Flint, MI—Against a beige brick wall on the east side of Flint’s downtown bus station is a single vending machine. It seems unremarkable, but on closer inspection instead of candy and bags of potato chips, it dispenses boxes of fentanyl testing strips and Narcan, a potentially life-saving medication that reverses opioid overdose.
The machine debuted on February 9, 2023, and as of March 24, roughly six weeks later, it had distributed more than 2,100 individual test strips and 904 Narcan kits.
“That first week was crazy,” recalled Carrie Chanter, Director of Prevention, Health & Wellness at Genesee Health System (GHS), one of the multiple partners that helped bring the vending machine to Flint. “We were getting through 50 [kits] a day.”
Chanter noted that distribution levels have since dropped slightly, though they are still seeing need to restock the machine two to three times a week.
“It’s balancing out a bit,” she said in mid-March. “Instead of 50 a day we’re at 25 a day.”
For her part, Kelly Ainsworth, the project director for Mental Health & Substance Use Initiatives at the Greater Flint Health Coalition (GFHC), another partner, said she wasn’t shocked by the early distribution numbers.
In fact, she was glad that they were high.
“You know, I’m not surprised. I’m very pleased,” Ainsworth said. “I’m very pleased that our community embraced that resource. I’m pleased that they felt comfortable to utilize it.”
That comfort was a key reason why Ainsworth, Chanter and other community resource providers felt the vending machine would be a positive tool in combating the opioid epidemic in Flint and Genesee County: it helps take some of the stigma out of safe drug use.
Reducing such stigma is a priority for those who practice harm reduction, a set of strategies with the goal of reducing or preventing negative consequences of substance use.
“With Genesee County being the third highest overdose death rate in the entire state, we knew that we needed to provide more opportunity for people to access this life-saving resource in a way that is not stigmatized,” Ainsworth explained.
Proponents of harm reduction strategies note the method is nothing new, but only recently has it been made more visible with the growing availability of syringe service programs and publicly-accessible Narcan vending machines throughout the state.
“We already have a lot of organizations that do distribution,” Ainsworth said, though she called Flint’s vending machine’s numbers “significant.”
“[These numbers] represent that this is something our community is telling us that they need, that they were looking for,” she said.
What is harm reduction?
Yashica Ellis is Prevention Team Lead for Wellness AIDS Services, a Flint-based organization that offers a host of LGBTQIA+ programs alongside naloxone access and overdose education.
When asked to explain harm reduction, Ellis went on to explain that many people apply non-drug-related methods of harm reduction almost daily.
“It is us using seatbelts in a motor vehicle,” she said. “Using condoms is harm reduction, wearing a helmet when you ride your bike or scooter is harm reduction—it’s not a new concept.”
But as it relates to drug use, Ellis added, harm reduction strategies are not as widely accepted and therefore practiced.
She said though harm reduction has become slightly more commonplace since Wellness began offering its syringe service program in 2010, she feels “respectability politics” and ongoing stigma mean her work is regularly misunderstood.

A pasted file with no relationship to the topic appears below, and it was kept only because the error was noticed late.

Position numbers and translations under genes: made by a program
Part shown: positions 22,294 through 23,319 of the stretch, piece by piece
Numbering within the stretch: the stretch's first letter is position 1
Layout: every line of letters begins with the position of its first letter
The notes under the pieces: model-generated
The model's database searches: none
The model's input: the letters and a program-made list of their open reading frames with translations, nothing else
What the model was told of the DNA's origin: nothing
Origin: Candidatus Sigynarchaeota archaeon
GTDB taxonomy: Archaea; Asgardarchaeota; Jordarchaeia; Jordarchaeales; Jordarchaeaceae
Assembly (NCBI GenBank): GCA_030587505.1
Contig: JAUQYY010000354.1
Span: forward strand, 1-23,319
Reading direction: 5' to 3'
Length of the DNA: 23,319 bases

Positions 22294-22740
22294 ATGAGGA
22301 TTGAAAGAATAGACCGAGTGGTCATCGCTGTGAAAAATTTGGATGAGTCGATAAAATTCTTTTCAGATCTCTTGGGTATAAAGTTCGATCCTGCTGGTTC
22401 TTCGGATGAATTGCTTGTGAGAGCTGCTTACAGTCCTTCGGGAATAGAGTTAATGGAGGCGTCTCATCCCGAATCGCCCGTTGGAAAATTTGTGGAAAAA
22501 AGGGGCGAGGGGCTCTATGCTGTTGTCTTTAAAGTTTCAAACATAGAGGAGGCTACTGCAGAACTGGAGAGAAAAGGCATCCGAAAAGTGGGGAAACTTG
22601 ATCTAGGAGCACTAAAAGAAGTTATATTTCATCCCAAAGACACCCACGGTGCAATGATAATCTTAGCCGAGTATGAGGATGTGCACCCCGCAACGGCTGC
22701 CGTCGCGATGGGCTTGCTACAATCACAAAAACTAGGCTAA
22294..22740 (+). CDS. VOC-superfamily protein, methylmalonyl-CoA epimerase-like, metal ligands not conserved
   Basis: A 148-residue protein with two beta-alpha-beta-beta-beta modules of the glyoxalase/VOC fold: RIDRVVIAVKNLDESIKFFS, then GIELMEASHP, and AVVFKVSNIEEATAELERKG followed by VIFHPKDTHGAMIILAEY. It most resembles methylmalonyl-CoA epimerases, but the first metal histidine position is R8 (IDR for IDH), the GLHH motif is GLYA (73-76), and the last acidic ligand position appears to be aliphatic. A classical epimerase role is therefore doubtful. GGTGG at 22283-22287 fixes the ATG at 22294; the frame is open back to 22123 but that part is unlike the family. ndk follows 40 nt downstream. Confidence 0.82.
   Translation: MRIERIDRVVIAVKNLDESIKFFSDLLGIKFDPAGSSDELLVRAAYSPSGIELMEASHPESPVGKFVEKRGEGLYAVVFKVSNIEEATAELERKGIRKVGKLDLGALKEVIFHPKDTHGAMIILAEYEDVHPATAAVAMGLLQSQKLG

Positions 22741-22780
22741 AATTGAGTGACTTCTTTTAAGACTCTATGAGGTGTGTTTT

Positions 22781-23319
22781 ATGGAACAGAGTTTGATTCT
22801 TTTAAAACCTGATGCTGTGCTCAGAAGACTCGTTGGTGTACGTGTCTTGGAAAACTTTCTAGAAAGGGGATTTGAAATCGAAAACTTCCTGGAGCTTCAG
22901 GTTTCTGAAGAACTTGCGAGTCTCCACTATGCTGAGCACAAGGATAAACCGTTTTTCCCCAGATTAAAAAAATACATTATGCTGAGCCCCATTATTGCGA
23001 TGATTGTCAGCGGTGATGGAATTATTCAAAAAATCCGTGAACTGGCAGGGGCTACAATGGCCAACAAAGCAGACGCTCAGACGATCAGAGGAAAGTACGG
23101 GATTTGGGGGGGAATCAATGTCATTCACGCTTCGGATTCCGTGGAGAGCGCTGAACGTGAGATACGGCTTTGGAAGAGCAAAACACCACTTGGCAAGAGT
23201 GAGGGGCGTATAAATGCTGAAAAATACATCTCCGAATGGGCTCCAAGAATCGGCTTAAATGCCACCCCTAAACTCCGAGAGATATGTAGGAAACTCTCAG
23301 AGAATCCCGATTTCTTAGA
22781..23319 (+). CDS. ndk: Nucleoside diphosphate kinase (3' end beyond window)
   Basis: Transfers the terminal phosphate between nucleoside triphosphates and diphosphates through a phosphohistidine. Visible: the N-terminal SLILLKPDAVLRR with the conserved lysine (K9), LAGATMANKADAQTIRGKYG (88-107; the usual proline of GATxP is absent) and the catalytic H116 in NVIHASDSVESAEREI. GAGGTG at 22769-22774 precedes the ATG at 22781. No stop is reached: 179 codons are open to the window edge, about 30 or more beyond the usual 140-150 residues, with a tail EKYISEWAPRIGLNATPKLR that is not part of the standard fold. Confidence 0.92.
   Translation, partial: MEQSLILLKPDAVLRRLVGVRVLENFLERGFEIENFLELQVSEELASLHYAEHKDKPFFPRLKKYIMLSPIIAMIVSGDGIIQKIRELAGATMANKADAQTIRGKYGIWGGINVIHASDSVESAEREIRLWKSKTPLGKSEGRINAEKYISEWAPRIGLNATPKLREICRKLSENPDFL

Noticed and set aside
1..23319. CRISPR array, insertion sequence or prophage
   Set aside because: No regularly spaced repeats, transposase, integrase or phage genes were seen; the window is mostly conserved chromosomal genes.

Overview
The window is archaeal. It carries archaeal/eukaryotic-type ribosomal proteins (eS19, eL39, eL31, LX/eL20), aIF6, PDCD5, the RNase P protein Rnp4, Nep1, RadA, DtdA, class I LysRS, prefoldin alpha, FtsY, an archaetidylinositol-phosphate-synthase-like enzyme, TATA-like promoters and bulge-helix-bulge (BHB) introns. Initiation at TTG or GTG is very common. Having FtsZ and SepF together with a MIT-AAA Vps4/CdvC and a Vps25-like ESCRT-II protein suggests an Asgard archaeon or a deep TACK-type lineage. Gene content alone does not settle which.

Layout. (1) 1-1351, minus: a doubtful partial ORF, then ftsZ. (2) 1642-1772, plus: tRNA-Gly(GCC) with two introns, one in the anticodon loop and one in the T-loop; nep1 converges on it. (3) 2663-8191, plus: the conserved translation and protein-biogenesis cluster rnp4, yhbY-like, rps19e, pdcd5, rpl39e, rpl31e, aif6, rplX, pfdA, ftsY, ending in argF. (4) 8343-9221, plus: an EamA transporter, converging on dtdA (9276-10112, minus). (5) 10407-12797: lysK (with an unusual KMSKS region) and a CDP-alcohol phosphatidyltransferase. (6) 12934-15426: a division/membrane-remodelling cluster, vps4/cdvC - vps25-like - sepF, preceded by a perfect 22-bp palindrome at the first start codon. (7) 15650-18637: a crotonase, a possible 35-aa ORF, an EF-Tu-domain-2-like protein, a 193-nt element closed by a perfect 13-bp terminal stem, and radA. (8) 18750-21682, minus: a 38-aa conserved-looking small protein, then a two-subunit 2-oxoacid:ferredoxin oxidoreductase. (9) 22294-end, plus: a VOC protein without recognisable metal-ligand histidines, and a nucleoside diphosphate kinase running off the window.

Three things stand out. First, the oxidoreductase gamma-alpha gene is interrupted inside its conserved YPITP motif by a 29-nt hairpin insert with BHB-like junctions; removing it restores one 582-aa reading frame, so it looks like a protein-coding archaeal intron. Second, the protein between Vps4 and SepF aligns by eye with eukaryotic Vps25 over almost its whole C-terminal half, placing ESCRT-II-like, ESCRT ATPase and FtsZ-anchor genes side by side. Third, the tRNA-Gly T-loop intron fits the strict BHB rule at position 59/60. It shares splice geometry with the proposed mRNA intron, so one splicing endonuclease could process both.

“You’ve got some people who only hear—or they perceive—that we’re just enabling drug use,” Ellis said. “But that is so not what it is.”
Across the community resource providers Flint Beat spoke with, all said they have received similar feedback at one time or another.
Chanter, with GHS, said that while addiction is considered a brain disorder, she rarely finds the greater public is willing to treat it as they might other medical diagnoses.
It’s a point Andrea Foster, the director for opioid response program development at the Michigan Health Improvement Alliance (MiHIA), echoed. Further, she said, that view can be problematic when considering the response people have to more “acceptable” medical issues and interventions.
“No one’s going to look at [a defibrillator] and someone who’s having a heart attack and say, ‘Well, you should have had less cheeseburgers, so we’re not going to save your life,’” Foster said.
But for whatever reason, Ellis added, when it comes to syringe service programs or Narcan access for a person who uses drugs, some people readily refuse to offer the same life-saving measures.
“I remember going to my local grocery store and getting out of my car and damn near stepping on syringes in the parking lot,” Ellis recalled.
She said she went into the store and spoke to the manager on duty, explaining that she could provide overdose training to the staff and free naloxone to reverse overdoses that might occur on the property.
“Instead of taking my info and sending it up the food chain, she instead lectured me on how it wasn’t right that an ‘addict’ could access naloxone for free, but she had to pay $400 for an EpiPen for her kid.”
Ellis said this was “just a bit of the type of pushback” harm reduction workers get. “You know, not everybody is on board or sees the beauty in giving someone that second, third or even 20th chance.”
Why are harm reduction strategies important in Flint?
According to a 2022 coroner’s report Ellis shared, there were 248 deaths from overdose in Genesee County last year.
Of those, 173, or roughly 71 percent, happened in Flint.
That’s not to say the opioid epidemic is affecting Flint residents more than others in the county, Ellis clarified. The report only notes where overdose deaths occurred.
But while the county’s most recent overdose death data doesn’t indicate residency, it can show where access to naloxone or testing strips for fentanyl—a sometimes-fatal synthetic opioid that’s found its way into recreational drug supplies—might be most helpful.
“People don’t overdose and say ‘I need to go find my doctor.’ People don’t overdose and say, ‘I need to get to the pharmacy,” Ainsworth said. “People overdose, and they’re at the mercy of Narcan being available where they’re at.”
That’s why it’s no accident that the partners who brought the Narcan and fentanyl test strip vending machine to Flint placed it in the city’s downtown bus station. They noted it’s a “high traffic” space where the free, potentially life-saving resource can be accessible to anyone at nearly all hours of the day.